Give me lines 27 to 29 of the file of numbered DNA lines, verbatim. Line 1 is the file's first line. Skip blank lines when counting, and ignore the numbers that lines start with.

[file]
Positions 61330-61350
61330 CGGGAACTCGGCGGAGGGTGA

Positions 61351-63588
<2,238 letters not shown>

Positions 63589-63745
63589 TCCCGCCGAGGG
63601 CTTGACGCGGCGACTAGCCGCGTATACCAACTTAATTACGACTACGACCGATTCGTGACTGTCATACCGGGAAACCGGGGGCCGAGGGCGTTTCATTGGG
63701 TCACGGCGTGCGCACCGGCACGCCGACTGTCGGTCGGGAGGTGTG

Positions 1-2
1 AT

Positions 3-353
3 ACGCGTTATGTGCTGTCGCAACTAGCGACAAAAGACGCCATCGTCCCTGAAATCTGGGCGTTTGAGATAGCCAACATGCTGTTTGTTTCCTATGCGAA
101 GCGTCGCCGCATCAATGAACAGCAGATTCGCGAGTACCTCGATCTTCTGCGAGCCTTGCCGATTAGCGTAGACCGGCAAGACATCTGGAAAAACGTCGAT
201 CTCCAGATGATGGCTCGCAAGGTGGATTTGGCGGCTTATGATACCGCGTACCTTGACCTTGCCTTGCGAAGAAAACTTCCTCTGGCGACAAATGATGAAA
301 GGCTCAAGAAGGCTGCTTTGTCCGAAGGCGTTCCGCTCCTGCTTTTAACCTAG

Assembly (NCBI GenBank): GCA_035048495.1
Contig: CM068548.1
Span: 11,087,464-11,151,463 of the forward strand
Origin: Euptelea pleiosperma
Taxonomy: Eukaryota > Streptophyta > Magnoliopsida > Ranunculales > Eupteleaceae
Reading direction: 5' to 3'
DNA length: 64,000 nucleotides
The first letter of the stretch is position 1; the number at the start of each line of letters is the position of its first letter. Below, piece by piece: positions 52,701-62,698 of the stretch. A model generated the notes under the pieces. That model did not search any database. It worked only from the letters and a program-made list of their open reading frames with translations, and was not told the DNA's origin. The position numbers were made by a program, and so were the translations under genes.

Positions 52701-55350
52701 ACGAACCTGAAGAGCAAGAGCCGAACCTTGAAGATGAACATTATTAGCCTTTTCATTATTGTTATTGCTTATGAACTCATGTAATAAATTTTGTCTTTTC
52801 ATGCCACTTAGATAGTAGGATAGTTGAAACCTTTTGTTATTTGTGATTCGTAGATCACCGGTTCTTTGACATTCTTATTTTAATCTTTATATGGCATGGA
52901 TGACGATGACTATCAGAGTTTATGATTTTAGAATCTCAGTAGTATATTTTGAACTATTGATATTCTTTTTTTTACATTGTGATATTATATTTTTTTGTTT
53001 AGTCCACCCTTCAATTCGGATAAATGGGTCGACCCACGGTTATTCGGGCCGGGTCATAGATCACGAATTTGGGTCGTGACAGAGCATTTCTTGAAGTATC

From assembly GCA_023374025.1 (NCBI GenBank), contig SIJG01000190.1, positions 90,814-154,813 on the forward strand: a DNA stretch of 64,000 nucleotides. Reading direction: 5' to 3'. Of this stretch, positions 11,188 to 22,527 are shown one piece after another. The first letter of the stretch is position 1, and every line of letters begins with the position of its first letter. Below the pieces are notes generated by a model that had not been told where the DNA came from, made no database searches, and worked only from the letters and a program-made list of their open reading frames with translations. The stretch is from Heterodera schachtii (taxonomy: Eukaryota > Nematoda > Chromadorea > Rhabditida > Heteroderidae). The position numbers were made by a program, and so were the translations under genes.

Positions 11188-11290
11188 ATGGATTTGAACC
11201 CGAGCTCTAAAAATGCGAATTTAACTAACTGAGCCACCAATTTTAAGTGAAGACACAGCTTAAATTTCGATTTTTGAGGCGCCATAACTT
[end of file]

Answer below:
52901 TGACGATGACTATCAGAGTTTATGATTTTAGAATCTCAGTAGTATATTTTGAACTATTGATATTCTTTTTTTTACATTGTGATATTATATTTTTTTGTTT
53001 AGTCCACCCTTCAATTCGGATAAATGGGTCGACCCACGGTTATTCGGGCCGGGTCATAGATCACGAATTTGGGTCGTGACAGAGCATTTCTTGAAGTATC

From assembly GCA_023374025.1 (NCBI GenBank), contig SIJG01000190.1, positions 90,814-154,813 on the forward strand: a DNA stretch of 64,000 nucleotides. Reading direction: 5' to 3'. Of this stretch, positions 11,188 to 22,527 are shown one piece after another. The first letter of the stretch is position 1, and every line of letters begins with the position of its first letter. Below the pieces are notes generated by a model that had not been told where the DNA came from, made no database searches, and worked only from the letters and a program-made list of their open reading frames with translations. The stretch is from Heterodera schachtii (taxonomy: Eukaryota > Nematoda > Chromadorea > Rhabditida > Heteroderidae). The position numbers were made by a program, and so were the translations under genes.